Bush and the American media have ignored the "true horrors" added Berg senior, who has blamed Bush and Rumsfeld for his son's death in previous interviews. He said he believed anti-war sentiment was now very strong in the United States.

"There are 11,000 plus Iraqi citizens that are dead and each one's family is as affected as I was, but the American media doesn't cover these people. It doesn't cover the people who are suffering the most."

Bush and Rumsfeld didn't send him to Iraq, sir. And why do you not have as much to say against those who actually killed him as you do against Bush and Rumsfeld, whom Iraqis are thanking for their actions?

And as I mentioned, the mainstream media has profusely covered the suffering.
"This is not a game that people in Washington get to play," Michael Berg said. "It affects people the way it's affected me and my family and the families of Paul Johnson, Kim Sun-il and the thousands of Iraqis."

"Observing someone's pain just makes you think just how can they (Bush and Blair) possibly do this. There isn't enough money in the world that could ever make this worthwhile."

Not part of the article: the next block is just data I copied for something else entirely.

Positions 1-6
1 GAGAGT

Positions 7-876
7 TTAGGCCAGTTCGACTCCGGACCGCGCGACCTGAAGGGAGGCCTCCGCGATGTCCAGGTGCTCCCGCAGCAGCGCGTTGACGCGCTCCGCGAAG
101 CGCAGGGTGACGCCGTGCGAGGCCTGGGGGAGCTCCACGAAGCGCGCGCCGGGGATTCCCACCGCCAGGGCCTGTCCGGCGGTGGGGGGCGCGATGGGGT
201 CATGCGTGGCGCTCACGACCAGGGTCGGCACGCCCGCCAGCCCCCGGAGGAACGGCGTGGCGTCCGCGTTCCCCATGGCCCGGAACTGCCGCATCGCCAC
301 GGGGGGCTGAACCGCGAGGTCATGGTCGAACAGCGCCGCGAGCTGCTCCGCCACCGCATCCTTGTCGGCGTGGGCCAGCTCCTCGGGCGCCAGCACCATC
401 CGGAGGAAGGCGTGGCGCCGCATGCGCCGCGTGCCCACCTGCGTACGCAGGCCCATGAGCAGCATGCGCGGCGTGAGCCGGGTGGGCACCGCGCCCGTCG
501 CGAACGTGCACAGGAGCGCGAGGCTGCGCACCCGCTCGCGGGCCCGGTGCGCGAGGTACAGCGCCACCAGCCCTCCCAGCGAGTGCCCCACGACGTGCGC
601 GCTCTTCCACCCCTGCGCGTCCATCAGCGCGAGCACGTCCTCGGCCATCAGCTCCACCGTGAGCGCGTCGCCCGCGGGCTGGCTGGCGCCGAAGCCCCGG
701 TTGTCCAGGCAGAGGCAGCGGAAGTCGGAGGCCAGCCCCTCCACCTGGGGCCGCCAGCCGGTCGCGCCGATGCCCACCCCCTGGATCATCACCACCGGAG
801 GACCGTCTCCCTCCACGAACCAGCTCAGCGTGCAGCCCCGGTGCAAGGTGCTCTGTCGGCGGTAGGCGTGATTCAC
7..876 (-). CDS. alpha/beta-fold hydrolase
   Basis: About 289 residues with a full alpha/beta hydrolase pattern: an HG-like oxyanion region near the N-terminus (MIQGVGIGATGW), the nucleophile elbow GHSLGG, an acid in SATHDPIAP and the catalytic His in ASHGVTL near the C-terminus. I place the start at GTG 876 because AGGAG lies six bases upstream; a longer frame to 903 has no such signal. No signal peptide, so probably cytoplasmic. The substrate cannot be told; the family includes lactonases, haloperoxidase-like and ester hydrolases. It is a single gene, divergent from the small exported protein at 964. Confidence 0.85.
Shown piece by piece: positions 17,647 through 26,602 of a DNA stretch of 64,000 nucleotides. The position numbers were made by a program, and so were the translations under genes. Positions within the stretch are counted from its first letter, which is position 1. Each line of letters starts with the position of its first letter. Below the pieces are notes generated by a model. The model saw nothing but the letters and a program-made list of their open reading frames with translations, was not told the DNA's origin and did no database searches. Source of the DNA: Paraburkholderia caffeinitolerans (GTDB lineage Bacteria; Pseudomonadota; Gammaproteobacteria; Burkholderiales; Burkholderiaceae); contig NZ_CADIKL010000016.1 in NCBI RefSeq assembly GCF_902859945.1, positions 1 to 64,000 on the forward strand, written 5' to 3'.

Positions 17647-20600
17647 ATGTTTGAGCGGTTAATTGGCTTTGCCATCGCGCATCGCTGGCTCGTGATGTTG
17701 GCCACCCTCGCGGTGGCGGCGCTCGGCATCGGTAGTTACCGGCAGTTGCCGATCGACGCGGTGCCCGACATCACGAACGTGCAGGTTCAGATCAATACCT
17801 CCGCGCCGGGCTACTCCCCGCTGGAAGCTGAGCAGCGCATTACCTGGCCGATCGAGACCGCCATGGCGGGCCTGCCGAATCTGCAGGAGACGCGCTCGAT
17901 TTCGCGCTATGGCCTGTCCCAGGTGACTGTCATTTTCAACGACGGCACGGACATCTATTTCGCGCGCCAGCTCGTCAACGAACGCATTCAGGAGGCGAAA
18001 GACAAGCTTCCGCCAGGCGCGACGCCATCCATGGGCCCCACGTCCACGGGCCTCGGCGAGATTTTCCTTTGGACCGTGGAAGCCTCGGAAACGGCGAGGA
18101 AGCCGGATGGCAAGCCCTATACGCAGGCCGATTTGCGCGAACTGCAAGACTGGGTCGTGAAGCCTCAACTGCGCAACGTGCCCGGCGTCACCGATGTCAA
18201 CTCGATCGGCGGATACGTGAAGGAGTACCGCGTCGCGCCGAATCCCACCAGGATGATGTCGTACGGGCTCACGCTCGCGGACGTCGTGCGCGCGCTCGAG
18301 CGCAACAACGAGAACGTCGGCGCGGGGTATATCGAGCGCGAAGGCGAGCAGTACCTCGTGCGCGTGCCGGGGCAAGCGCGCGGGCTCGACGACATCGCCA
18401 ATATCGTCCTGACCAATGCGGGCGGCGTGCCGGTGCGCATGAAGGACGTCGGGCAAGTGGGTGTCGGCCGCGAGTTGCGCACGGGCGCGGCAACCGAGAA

Was the American War of Independence worthwhile? Far, far more people and families were affected. Do you wonder how the Founding Fathers could possibly have done that? You are correct that there isn't enough money to make it worthwhile, but freedom is priceless, and it is worth it.

You son, Mr. Berg, died in the cause of setting the Iraqi people free. Please don't diminish his death by diminishing the cause that he went there for. Honor him, as we do, even those of us who do understand that war, as horrible as it can be, is sometimes necessary.

Where do a Syrian journalist, a Syrian military intelligence officer, the US intelligence community, David Kay, a former analyst for the Washington Institute for Near East Policy, a former CIA Middle East analyst, and Israeli Prime Minister Ariel Sharon all believe some of Saddam's WMDs are? Syria. Have you heard this in the mainstream media? If not, why not?

Good news watch:
Following the formal handover of sovereignty to Baghdad, 15 Iraqi and Iraqi-American groups have issued an open letter to the American people, thanking them for the sacrifices they endured to liberate their country.

The letter will be delivered to President Bush at the White House today and published in a full page ad in USA Today.

Yup, probably the only way that letter will get any recognition by the media; by buying space to print it.

Tuesday, June 29, 2004

Who said this?